• You might try the New York Times’ collection of videos, “25 Mini-Films for Exploring Race, Bias, and Identity with Students.


  • A key component of self-management is regulating one’s emotions, thoughts, and behaviors in different situations.
    • Ask students to investigate the relationship between emotion regulation and race, gender, or other aspect of a person’s identity to explore the different expectations for marginalized groups’ self-management.
      • For example, police-related killings of people from marginalized backgrounds as well as the spate of “concerned citizen” calls on black people napping, celebrating in the park, or entering their own homes make clear that certain groups of people are expected to regulate their behavior and emotions more strictly in public.
  • Have students study how implicit bias influences teachers’ behavioral and academic expectations for students as it relates to the school-to-prison pipeline.
  • At the end of a unit such as the ones suggested above, have students write an opinion piece, produce a YouTube minidocumentary, or present their learning to the school board.

Social Awareness

  • Social awareness involves appreciating diversity, building empathy, and respecting others.
    • Have students study a current event or social issue that is important to them.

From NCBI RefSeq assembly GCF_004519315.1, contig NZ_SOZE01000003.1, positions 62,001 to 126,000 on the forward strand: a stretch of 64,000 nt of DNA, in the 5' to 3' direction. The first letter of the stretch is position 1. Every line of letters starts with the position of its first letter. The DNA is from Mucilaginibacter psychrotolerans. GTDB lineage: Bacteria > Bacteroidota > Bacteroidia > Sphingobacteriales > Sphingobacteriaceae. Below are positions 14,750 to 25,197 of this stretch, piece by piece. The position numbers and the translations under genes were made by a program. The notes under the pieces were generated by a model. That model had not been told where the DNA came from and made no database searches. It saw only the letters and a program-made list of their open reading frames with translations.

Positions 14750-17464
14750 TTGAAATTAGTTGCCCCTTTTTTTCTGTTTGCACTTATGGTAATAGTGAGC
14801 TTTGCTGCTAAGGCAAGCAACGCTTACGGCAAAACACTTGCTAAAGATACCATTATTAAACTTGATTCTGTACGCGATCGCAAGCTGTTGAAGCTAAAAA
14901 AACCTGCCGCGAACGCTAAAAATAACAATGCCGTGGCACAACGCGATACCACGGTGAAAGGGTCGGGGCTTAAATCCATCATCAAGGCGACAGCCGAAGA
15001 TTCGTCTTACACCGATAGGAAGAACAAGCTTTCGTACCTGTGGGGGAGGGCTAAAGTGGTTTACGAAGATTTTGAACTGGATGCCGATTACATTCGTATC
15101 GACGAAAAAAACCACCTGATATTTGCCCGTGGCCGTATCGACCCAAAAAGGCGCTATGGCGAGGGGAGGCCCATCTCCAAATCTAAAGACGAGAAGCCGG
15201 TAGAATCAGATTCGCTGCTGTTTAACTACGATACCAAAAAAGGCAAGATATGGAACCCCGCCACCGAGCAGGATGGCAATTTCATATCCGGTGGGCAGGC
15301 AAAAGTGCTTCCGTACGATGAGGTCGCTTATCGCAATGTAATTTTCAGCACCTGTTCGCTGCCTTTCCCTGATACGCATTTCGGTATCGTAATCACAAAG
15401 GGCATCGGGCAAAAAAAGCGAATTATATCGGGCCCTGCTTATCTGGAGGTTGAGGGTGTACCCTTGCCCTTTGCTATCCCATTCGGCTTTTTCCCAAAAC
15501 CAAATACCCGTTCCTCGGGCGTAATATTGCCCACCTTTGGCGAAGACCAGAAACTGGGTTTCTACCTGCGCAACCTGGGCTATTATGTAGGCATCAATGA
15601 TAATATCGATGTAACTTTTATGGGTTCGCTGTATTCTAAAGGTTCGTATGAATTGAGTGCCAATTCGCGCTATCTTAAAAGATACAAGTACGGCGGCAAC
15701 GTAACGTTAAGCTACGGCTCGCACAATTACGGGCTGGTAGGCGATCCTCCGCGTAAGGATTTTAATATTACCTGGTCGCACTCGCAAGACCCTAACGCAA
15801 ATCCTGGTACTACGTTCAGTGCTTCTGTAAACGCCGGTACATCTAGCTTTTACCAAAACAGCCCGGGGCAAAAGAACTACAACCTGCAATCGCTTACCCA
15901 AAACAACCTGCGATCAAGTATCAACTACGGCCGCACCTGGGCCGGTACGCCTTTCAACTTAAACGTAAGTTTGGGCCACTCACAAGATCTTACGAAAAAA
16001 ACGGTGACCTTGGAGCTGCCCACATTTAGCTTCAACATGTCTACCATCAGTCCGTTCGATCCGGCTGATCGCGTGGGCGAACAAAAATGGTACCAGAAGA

• For example, restroom accessibility: Have students research recent court cases, read and discuss narratives from transgender and gender -expansive students, and interview classmates.
  • A social awareness culminating project could include a campaign or a letter to a government official to advocate for a cause or a creative writing piece from the perspective of a marginalized group.

Relationship Skills

  • Relationship skills include making and maintaining rewarding relationships with diverse individuals and groups and being able to communicate, cooperate, and negotiate conflict constructively.
    • Have students debate an issue in their school or community that matters to them as a way to develop their abilities to build relationships with diverse team members, resolve disagreements, and work collaboratively to debate in effective ways.

Responsible Decision-Making